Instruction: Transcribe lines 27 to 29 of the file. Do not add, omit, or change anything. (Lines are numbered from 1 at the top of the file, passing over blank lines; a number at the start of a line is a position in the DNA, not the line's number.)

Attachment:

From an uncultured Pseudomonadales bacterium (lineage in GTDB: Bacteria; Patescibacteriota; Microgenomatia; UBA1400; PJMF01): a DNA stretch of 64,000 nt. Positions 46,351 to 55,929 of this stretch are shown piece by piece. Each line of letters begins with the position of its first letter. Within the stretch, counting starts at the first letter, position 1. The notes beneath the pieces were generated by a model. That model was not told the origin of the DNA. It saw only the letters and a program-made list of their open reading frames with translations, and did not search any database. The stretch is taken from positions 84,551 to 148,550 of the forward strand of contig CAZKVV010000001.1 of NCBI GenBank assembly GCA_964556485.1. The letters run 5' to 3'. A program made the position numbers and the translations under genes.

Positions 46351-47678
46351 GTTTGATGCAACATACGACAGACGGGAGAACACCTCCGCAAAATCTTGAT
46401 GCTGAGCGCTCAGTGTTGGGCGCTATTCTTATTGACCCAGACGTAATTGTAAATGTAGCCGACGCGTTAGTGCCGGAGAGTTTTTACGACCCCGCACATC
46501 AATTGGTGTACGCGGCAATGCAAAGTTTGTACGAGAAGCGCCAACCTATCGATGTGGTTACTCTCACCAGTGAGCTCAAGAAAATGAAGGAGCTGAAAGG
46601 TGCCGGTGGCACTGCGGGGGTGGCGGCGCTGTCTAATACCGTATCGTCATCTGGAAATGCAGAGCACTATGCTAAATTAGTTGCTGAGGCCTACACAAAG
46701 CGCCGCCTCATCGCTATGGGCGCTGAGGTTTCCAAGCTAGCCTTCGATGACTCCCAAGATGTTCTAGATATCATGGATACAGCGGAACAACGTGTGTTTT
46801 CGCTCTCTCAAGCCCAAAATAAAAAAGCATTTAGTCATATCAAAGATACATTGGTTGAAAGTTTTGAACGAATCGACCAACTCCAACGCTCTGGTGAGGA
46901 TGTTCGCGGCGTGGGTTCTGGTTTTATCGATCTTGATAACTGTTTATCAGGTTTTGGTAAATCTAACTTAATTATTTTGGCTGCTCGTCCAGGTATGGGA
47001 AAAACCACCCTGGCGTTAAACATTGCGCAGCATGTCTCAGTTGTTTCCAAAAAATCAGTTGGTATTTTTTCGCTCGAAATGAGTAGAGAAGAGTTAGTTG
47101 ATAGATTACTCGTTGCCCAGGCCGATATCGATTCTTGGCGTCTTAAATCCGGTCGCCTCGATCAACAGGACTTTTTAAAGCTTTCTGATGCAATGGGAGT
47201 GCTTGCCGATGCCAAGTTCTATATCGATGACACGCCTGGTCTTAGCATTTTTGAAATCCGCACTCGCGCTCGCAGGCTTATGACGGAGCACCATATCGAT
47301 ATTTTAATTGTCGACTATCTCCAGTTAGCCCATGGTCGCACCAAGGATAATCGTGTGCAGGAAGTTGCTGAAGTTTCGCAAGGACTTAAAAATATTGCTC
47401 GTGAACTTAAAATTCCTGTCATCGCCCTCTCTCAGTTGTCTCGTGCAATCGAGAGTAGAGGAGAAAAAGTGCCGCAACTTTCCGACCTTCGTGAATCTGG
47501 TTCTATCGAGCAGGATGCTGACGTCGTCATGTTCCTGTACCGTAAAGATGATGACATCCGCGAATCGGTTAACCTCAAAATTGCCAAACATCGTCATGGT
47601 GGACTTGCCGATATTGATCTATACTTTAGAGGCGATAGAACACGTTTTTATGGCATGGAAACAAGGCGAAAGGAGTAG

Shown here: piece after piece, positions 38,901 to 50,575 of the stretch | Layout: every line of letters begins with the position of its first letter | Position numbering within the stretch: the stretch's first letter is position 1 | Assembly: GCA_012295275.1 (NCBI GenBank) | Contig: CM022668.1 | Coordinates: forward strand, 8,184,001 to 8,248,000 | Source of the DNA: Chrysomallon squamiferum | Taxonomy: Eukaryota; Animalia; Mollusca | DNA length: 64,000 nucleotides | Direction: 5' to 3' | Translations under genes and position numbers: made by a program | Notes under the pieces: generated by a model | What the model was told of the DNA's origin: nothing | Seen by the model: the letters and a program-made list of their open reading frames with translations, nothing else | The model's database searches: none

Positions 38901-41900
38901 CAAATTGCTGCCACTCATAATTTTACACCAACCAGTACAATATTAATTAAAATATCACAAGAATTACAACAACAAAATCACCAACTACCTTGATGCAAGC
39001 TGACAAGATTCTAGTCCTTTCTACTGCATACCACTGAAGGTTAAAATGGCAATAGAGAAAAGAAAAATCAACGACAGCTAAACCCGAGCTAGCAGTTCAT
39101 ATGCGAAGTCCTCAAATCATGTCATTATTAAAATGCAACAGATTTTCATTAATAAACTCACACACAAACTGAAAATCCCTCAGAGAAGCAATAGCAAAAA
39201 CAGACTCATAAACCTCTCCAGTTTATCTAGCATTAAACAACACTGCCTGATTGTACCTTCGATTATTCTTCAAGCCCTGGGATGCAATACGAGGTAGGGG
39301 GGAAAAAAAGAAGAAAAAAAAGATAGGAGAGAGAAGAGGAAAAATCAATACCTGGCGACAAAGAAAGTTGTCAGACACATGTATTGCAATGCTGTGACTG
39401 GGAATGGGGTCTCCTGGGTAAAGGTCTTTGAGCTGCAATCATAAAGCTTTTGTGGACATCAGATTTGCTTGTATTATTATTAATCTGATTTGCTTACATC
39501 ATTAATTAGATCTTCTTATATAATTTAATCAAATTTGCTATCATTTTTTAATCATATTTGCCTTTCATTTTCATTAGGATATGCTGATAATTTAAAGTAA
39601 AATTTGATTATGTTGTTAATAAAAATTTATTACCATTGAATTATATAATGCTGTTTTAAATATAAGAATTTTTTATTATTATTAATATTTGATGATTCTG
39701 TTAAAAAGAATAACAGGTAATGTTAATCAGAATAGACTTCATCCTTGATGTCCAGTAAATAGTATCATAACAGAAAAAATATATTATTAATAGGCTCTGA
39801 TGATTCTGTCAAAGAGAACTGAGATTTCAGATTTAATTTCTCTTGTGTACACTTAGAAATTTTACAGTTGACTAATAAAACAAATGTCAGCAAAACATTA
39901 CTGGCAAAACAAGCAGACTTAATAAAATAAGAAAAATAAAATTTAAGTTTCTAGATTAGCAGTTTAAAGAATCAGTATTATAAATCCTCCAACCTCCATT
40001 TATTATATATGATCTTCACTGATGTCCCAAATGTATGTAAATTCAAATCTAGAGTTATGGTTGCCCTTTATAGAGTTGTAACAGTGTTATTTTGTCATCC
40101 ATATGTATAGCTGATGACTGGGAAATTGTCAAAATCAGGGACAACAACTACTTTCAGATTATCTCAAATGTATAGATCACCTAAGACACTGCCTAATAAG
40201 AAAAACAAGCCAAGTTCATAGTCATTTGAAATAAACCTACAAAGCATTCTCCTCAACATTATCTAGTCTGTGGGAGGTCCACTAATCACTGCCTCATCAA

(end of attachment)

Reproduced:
39701 TTAAAAAGAATAACAGGTAATGTTAATCAGAATAGACTTCATCCTTGATGTCCAGTAAATAGTATCATAACAGAAAAAATATATTATTAATAGGCTCTGA
39801 TGATTCTGTCAAAGAGAACTGAGATTTCAGATTTAATTTCTCTTGTGTACACTTAGAAATTTTACAGTTGACTAATAAAACAAATGTCAGCAAAACATTA
39901 CTGGCAAAACAAGCAGACTTAATAAAATAAGAAAAATAAAATTTAAGTTTCTAGATTAGCAGTTTAAAGAATCAGTATTATAAATCCTCCAACCTCCATT